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The F beta formula according to the wikipedia is "The weighted harmonic mean of precision and recall". I can not understand why in the left part of equation there is beta and in the right one is beta^2: enter image description here

To my mind if I claim that Precision is 5 times important than Recall: F beta = (1+beta)/(beta/P+1/R)=(1+beta)PR/(beta*R+P), where beta=0.2.

Is this right?

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That's a great question, because on its face it seems like the weight should be $\beta$ alone, and, it should be in front of recall. The answer is in the text from which that reference is taken, on page 133: http://www.dcs.gla.ac.uk/Keith/pdf/Chapter7.pdf

The definition is designed to make the metric indifferent to a change in precision or recall when $P/R = \beta$. That is, $F_\beta$ increases by the same amount when either precision or recall increases, at the point where precision is already $\beta$ times bigger than recall.

The definition does indeed weight recall more highly as you can verify. Honestly on re-reading the text above, I was confused, because I don't see how it makes sense to think of "equilibrium" as the point where precision is much bigger, if recall matters more.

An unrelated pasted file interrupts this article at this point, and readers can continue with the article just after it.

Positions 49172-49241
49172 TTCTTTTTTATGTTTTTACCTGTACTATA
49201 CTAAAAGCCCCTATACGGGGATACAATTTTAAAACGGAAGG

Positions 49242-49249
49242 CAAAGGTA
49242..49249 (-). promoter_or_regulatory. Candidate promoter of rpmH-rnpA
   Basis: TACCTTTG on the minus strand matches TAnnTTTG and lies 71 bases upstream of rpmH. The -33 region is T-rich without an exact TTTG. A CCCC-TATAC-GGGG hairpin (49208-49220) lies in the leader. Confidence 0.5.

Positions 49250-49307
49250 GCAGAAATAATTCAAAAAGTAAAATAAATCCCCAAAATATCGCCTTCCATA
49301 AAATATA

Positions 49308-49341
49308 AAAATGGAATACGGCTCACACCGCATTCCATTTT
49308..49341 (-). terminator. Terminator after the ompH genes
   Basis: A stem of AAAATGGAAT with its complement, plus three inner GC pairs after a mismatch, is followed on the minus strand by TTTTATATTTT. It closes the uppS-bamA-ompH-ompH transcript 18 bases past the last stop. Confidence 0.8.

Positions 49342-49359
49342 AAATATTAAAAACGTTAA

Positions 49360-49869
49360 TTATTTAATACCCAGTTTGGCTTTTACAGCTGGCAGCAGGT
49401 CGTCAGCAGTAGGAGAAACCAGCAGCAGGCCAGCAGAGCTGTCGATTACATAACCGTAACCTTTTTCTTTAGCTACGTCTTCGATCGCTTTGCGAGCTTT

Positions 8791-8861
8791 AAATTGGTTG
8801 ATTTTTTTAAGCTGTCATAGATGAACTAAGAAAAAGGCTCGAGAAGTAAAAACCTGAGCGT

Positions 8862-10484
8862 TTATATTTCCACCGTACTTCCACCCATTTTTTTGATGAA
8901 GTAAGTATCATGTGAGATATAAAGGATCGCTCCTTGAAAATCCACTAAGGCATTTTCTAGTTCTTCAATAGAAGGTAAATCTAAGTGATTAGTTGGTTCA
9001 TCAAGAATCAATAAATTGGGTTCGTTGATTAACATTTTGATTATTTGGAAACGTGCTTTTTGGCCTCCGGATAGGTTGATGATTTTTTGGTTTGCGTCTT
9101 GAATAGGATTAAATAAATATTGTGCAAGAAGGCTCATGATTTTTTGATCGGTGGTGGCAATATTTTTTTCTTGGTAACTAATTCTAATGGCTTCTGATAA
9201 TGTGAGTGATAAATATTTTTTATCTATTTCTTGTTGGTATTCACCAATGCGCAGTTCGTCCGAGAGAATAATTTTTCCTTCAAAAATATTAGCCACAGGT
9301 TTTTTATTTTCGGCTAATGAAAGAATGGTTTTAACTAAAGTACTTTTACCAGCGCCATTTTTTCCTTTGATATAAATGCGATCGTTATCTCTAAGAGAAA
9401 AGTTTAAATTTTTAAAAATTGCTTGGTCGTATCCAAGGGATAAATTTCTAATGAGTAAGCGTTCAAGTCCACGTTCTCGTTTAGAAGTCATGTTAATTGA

I plugged in the formula to Wolfram Alpha, and: enter image description here

Hm. These are only equal if $R/P = \beta$! I think the paper may have misstated this then, or else I've really missed something. It's a formula whose value changes at the same rate with respect to precision or recall, when recall is already $\beta$ times larger, and in that sense it corresponds to treating recall as $\beta$ time more important.

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  • $\begingroup$ I have found two papers about F_beta: 1.cs.odu.edu/~mukka/cs795sum10dm/Lecturenotes/Day3/… 2. qwone.com/~jason/writing/fmeasure.pdf So from the the first link I figured out why in the F_beta formula it is beta^2, also that F_beta, technically speaking, presents the harmonic mean with weights of beta^2 for Recall and 1 for Precision. BUT in the second paper I see a bit different definition of F_beta (formula 5) This confused me. Which one is appropriate and which one to use? $\endgroup$ Aug 17, 2017 at 8:37
  • $\begingroup$ Second one is the same, with a = 1/(1+B^2) $\endgroup$
    – Sean Owen
    Aug 18, 2017 at 6:23
  • $\begingroup$ F_a = (a+1)RP / (R+aP), where a = 1 / (1+ Beta^2)?? $\endgroup$ Aug 18, 2017 at 10:00
  • $\begingroup$ Oops, mixing up the two papers. In the second, imagine a = B^2. In the first paper there's a similar derivation with alpha, but there a = 1/(1+B^2) $\endgroup$
    – Sean Owen
    Aug 18, 2017 at 17:54
  • $\begingroup$ Right. And now we have F_b^2 = (b^2+1)RP / (R+b^2P), which says that R b^2 times important than P. The left part of the formula is my main concern, because according to the first paper the left part should be F_b not F_b^2. It is kind of ambiguity to me. $\endgroup$ Aug 18, 2017 at 18:43

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